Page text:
Somewhere in the forest of the mind, echoing between growth rings of the trees, laughter is held captive.
Over time it dies, or at least settles in the hard wood, and many don’t really remember laughter at all. We remember moments, the freedom, the feeling, not the laugh itself.
Laughter bubbles up from fresh water wells that runs deep in the soul. It spills over, runs across the ground, even the stony parts of the heart. If there is enough joy, the water rises soaking even the high, arid places of the heart allowing lush green fields of Spring grass to once again grow.
In its sincerest form, laughter is kind and gentle. It happens when the heart is full, safe, secure.
It’s the kind of laughter children have when wrestling the family pet, and to their delight, the dog plays back. It’s baby laughter when they first become old enough to respond to silly faces that cause hysterical laughter. It’s a toddler’s uncontrollable belly laugh in a fullness and purity that we adults often crave to experience again.
Sometimes the laughter is Jr. High girls who’ve stayed up late and their body’s own wastes dull and anesthetize the cerebral cortex. Inhibitions drop and each resulting silly word causes giggles to erupt, which quickly spreads like wildfire to each girl to the point that the laughter, just the laughter itself, causes one of them to snort, which in turn creates 10 more minutes of tear flowing laughter that leaves one spent of all emotion other than contentment in the moment.
Adults get fewer and fewer of these laughs as the doldrums of maturity, responsibilities, problems and hurts dry up the porous ground where laughter once bubbled forth. Some adult laughter still rises from the soul, but more often than not, it’s more like a misty shower of water, a fog one might say that touches the ground, but never really sinks below the surface of the topsoil.
Sometimes laughter is mean and cruel, aimed directly at someone in a passive aggressive manner. It’s the kind like school age children picking on another child and ridiculing their peer for some real or perceived physical defect. That’s cheap, nasty laughter. It’s not real. It’s only the cackle of a demon’s delight. It does nothing for the heart of the one poking fun, and destroys those on the receiving end with nuclear power.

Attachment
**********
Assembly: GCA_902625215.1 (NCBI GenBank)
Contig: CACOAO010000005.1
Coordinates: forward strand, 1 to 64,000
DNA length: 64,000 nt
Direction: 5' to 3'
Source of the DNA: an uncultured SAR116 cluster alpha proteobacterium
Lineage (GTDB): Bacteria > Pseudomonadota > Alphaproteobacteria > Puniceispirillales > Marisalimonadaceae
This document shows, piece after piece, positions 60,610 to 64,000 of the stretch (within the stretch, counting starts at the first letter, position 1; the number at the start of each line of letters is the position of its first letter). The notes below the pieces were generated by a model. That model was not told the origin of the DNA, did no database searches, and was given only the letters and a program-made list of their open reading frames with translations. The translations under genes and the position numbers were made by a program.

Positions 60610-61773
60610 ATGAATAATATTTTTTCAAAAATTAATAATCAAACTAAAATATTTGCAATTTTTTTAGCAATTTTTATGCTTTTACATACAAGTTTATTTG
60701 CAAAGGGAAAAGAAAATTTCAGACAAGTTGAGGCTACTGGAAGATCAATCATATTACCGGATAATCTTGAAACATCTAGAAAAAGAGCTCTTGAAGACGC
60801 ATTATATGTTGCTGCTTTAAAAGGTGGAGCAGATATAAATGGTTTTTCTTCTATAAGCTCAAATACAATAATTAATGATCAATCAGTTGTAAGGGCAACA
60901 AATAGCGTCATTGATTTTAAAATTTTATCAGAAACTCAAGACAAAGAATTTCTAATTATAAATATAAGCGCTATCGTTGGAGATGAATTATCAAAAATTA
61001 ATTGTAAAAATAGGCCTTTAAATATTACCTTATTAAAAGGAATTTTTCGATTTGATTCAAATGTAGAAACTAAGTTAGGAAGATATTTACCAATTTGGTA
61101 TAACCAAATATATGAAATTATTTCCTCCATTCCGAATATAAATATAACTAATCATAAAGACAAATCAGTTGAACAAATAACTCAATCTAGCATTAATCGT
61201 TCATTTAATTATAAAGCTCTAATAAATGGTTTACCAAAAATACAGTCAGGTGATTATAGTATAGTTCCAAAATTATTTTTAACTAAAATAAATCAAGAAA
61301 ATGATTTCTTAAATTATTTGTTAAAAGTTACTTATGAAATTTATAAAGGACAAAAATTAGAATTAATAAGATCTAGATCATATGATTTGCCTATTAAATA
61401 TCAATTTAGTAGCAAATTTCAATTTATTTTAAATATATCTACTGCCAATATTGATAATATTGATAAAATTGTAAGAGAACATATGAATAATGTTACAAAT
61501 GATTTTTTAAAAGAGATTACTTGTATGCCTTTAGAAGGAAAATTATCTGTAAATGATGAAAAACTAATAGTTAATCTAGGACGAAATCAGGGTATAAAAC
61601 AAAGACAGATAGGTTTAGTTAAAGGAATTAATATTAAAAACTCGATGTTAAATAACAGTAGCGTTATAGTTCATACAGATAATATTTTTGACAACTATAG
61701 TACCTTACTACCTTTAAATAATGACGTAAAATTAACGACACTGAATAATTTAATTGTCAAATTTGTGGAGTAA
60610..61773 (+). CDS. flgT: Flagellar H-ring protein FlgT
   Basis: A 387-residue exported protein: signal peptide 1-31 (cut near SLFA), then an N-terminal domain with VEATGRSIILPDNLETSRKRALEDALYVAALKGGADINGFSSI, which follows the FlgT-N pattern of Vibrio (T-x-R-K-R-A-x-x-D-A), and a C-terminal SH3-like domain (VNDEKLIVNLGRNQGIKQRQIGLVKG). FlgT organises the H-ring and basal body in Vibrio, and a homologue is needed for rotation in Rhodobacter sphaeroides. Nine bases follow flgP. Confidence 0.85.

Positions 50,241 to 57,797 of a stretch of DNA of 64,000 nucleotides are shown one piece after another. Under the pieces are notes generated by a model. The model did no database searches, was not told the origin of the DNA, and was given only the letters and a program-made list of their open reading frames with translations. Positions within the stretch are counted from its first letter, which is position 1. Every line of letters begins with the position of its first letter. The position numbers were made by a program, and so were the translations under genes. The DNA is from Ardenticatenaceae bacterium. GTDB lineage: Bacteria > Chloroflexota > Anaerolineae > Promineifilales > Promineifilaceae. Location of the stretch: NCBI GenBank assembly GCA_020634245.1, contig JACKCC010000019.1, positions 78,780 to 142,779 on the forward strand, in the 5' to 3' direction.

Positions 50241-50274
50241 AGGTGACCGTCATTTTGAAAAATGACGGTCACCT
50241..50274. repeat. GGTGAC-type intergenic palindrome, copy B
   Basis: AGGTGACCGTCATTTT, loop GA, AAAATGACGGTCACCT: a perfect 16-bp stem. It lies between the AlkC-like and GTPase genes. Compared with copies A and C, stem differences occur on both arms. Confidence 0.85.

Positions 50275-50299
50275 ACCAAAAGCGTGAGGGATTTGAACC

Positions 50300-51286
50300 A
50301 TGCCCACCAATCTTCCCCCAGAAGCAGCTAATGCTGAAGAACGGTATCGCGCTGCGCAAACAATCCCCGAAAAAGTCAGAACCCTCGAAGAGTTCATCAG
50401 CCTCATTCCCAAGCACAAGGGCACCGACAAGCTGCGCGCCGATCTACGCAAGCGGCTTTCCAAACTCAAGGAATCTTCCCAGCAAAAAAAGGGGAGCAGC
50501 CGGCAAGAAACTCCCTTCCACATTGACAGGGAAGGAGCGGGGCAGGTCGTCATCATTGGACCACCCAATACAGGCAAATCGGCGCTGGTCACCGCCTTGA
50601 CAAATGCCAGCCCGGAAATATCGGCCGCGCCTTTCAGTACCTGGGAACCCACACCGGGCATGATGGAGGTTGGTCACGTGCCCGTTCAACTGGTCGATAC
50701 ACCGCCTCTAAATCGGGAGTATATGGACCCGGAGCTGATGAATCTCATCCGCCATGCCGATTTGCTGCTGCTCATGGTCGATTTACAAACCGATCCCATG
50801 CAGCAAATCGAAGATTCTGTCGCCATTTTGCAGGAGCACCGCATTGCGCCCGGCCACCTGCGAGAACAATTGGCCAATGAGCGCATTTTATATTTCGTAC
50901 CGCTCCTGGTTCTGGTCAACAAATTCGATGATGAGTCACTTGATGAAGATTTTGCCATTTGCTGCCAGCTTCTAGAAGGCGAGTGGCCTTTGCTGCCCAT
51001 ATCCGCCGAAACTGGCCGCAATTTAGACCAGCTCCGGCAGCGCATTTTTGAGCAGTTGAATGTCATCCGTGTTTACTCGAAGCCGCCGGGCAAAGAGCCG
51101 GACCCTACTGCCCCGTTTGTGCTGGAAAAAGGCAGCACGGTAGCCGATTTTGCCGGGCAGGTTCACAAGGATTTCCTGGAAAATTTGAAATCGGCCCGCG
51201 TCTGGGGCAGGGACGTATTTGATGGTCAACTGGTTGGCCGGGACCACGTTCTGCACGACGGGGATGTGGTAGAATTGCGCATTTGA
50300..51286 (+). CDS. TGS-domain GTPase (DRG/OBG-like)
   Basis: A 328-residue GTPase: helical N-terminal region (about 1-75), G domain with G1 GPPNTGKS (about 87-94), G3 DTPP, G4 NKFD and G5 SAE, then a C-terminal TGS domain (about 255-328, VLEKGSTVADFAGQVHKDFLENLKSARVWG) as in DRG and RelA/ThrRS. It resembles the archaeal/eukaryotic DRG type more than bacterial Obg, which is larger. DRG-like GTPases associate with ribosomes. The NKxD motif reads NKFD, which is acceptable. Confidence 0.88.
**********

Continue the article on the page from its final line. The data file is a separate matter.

Adults may laugh to release enduring pain, like water in the midst of the desert. Comedians often quip that their humor is the only thing keeping them from being swallowed in tidal waves of pain.
It’s like laughing at a funeral during a poignant, serious time. It is completely inappropriate in most cases, but it releases stress, tension and pain.
Even so, it’s like trying to water a yard with a coke bottle. One patch of the heart may receive a sip, but the ground remains dry and hard.
It just seems the best laughter is from small children.
Simple. Easy. Pure.
It comes out, unbridled, unrestrained.
The sound of a small child’s laugh is so deep, so rich, so energizing that it surges and recharges adults within ear shot. That unpolluted, innocent laughter of a child is a feast to the soul seldom known in any other meal of life.
It nourishes the child living inside every adult like nothing else can. Is it any wonder that even the most callous, hard adult can be deeply touched when a child suffers, cries, or even die…..almost as if re-experiencing their own internal death of the child buried inside under time, experience and pain.
If I close my adult eyes and listen, I wonder if, and it’s a really big if, but IF we can get in a still, calm, placid place, can you still hear the trapped laughter of the small child still echoing in the walls of our own hearts?
Maybe regress, go back, feel the magic of a child’s laughter within. Maybe under the calluses of time, the scars of pain, maybe we can still hear that little child snickering inside.
I wonder. I really wonder.